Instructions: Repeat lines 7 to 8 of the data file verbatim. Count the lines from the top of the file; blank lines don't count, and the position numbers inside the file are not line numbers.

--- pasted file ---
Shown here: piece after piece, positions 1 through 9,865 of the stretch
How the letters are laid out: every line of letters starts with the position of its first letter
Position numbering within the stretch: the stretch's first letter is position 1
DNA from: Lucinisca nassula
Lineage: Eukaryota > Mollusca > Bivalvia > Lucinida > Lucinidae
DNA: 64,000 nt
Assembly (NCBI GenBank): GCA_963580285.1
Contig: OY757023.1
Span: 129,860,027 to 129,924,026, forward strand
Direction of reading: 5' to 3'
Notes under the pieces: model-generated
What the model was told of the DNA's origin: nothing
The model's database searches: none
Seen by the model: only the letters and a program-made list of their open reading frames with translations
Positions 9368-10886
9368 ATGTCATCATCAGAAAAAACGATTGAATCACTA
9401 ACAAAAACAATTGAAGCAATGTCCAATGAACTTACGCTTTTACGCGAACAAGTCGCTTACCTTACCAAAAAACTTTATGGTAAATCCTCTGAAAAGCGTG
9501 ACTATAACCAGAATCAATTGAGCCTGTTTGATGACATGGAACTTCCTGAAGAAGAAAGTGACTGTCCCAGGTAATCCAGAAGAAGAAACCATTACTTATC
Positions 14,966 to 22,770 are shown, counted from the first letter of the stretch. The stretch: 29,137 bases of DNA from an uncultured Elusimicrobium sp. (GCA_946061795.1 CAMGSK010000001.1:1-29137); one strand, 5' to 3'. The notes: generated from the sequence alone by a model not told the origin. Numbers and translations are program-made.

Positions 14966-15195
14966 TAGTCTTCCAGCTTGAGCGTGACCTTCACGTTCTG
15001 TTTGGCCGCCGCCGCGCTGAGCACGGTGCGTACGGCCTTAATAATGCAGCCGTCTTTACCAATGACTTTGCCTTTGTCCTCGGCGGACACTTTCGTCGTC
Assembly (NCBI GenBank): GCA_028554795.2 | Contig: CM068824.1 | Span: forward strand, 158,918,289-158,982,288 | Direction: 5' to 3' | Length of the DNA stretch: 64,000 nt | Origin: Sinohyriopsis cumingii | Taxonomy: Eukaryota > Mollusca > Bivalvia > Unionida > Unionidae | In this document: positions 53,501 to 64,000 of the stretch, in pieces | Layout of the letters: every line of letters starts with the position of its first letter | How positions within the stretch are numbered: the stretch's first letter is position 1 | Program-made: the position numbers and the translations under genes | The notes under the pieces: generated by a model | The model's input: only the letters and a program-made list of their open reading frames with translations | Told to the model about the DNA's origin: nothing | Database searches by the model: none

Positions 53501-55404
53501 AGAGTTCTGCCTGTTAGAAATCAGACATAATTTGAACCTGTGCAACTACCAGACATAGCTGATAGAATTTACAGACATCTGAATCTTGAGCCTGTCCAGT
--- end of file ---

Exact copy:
Assembly (NCBI GenBank): GCA_963580285.1
Contig: OY757023.1